Russia, Turkey, and the Balkans

Russia, Turkey, and the Balkans

It is possible that a decisive breakthrough has been made in the project to build the Turkish Stream pipeline, which is intended to be a key element in the energy security of the Balkans and all of Southeastern Europe. Turkey’s parliament has overwhelmingly ratified the Oct. 10 agreement between Moscow and Ankara to build a gas pipeline, and the relevant document has been signed by Turkish President Recep Tayyip Erdoğan. 

As noted by the Turkish media, the vote on Turkish Stream in the national parliament has shown that this project enjoys unprecedented support from the country’s MPs as well as forces within society. The newspaper Milliyet claims that 210 of the 223 parliamentary deputies who voted cast their ballots in favor of building the gas pipeline. 

Decisions made by the highest organs of state power in Turkey have removed the final obstacles to the project. Alexey Miller, the chairman of the board of directors at Gazprom, has confirmed that the construction of the offshore section of the pipeline will begin in less than a year, in the latter part of 2017. «Both branches of the pipeline will be operational before the end of 2019», Miller said.

Ankara’s support for Turkish Stream is greatly motivated by its own calculations, and although those are contingent upon circumstances, in this case those calculations objectively favor the interests of both Russia as well as the countries of Southeastern Europe. During the August meeting in St. Petersburg between Recep Erdoğan and Vladimir Putin, the Turkish president stated that Turkey was interested in the construction of the pipeline, since that nation intends to ship gas to Europe, thus providing financial and political benefits for the Turks. In addition, this will furnish Ankara with additional leverage over the European Union. 

This is an example of Brussels being forced to reap the fruits of its own short-sighted policy. By blocking the completion of the South Stream project over fears of strengthening Russia’s hand, the heads of the European Commission made a choice to become dependent on Turkey. And suddenly Ankara is in possession of two different tools for exerting pressure on the EU - it is the gateway to Europe for hundreds of thousands of new refugees and can now also act as a “gas shutoff valve.”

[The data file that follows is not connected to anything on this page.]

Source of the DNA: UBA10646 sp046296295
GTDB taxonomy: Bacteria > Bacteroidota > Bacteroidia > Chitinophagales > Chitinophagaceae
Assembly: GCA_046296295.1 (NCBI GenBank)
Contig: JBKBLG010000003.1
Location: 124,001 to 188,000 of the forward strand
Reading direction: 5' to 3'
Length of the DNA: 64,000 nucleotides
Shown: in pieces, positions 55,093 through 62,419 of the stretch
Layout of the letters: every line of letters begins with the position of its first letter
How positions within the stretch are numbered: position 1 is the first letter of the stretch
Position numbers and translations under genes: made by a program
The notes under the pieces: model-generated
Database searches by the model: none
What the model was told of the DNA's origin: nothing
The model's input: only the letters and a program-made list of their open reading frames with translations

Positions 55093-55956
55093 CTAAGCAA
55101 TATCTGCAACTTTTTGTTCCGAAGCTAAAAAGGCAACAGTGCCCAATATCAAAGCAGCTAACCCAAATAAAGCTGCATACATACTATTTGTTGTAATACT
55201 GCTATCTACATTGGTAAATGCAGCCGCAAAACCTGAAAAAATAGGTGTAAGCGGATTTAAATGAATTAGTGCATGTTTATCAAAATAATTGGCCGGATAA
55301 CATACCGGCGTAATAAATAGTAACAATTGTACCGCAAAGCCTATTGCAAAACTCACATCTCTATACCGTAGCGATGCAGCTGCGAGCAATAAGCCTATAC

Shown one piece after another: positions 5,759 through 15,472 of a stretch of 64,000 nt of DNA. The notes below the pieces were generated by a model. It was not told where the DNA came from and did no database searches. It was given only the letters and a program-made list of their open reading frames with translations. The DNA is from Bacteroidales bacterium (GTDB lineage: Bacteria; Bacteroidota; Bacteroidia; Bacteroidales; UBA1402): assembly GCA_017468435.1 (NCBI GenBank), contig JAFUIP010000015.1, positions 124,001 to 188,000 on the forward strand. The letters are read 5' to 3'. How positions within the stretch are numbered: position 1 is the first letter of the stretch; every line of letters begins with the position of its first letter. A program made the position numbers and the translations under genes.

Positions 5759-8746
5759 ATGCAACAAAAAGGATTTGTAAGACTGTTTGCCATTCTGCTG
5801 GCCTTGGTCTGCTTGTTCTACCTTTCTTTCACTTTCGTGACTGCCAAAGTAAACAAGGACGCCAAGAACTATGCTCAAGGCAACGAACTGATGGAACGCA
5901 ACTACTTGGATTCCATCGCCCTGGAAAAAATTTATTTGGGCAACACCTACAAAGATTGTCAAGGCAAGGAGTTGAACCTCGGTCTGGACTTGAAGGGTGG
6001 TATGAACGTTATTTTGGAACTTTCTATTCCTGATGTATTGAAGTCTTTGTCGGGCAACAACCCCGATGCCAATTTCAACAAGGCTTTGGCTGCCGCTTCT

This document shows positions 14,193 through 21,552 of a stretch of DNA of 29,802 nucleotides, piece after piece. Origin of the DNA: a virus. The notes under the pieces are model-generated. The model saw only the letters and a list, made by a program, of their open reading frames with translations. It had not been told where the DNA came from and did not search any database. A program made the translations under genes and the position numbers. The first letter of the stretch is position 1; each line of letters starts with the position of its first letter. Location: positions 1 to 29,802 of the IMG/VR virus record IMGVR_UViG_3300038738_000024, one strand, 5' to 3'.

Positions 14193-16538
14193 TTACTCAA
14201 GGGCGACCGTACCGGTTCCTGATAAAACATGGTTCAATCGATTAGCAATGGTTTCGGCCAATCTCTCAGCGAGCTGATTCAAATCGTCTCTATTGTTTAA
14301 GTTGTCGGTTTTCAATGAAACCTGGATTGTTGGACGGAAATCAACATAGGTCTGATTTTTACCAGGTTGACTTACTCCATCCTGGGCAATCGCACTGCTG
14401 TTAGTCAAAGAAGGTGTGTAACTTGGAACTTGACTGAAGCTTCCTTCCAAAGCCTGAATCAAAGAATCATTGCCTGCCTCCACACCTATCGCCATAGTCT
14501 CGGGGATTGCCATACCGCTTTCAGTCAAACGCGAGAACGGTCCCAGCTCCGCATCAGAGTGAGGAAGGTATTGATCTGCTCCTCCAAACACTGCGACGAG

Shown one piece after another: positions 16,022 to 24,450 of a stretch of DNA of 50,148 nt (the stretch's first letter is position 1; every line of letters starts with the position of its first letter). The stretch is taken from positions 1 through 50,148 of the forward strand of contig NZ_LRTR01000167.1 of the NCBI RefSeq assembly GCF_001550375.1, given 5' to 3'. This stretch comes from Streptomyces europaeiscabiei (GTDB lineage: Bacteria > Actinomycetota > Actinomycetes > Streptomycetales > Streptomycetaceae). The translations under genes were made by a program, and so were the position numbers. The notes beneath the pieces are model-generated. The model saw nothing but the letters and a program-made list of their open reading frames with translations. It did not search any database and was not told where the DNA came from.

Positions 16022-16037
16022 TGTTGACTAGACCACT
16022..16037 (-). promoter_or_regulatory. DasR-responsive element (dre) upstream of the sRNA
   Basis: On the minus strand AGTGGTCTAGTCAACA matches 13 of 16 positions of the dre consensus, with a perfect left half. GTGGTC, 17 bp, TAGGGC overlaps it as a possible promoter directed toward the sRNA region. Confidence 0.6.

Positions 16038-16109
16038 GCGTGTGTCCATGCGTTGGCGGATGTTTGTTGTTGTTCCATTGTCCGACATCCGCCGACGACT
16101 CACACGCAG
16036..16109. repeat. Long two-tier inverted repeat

Europe’s growing demand for Russian gas is also playing into Turkey’s hands. Specifically, gas exports from Russia to Italy (a country that could in the future tap into the export branch of the Turkish Stream pipeline) rose 36.5% between Nov. 1 and 30 of this year, compared to the same period in 2015, according to Gazprom.

The successful promotion of Turkish Stream is taking on key significance not only in the gas sector, but also as part of the wider picture to ensure the energy security of the Balkans and Southeastern Europe. This represents new prospects for cooperation between the states of that region and Russia, including on matters of nuclear energy. Moscow and Ankara plan to place a high strategic priority on the construction of the nuclear power plant in Akkuyu, the first unit of which could be operational by 2023. Russian Prime Minister Dmitry Medvedev discussed the relevant issues with his Turkish counterpart Binali Yıldırım on Dec. 6. 

«Now we can pick up speed and make sure that at least the first unit of the nuclear power plant is ready for operation by 2023, the 100th anniversary of the Republic of Turkey», emphasized the head of the Russian government. The Turkish newspaper Akşam had this to say about the current state of the Russian-Turkish relationship, «Prime Minister Yıldırım’s briefcase is jam-packed and there are masses of topics to be discussed». That daily suggests that, at present, these relations are expanding within a tightly-knit array of economic and political issues that includes the context of a settlement of the crisis in Syria, as well as Moscow’s more active involvement - applauded by Turkey - in resolving the conflict in Cyprus. «Just imagine, Russia and Turkey, acting together, establishing a cease-fire in Syria. And then, thanks to the efforts of those two countries, the negotiations over Cyprus reach a certain point. Could the US really still be called a ‘superpower’ after all that?» the Turkish newspaper asks, posing a rhetorical question.

Russian and Turkish cooperation in the sector of gas and nuclear energy sends a clear signal to Bulgaria, which finds itself with nowhere to turn on this issue and thus facing serious financial losses. As we know, under pressure from the European Union, in 2012 the Bulgarians violated a Russian-Bulgarian agreement by unilaterally abandoning the construction of the Belene Nuclear Power Plant, although by that time the initial set of equipment for the plant had already been manufactured in Russia. The Court of Arbitration of the International Chamber of Commerce in Geneva reviewed the matter, and in the end Bulgaria was forced to reimburse Russia’s Atomstroyexport 620 million euros in damages. 

Mindlessly trailing after Brussels is not the best way to ensure one’s own energy and financial security.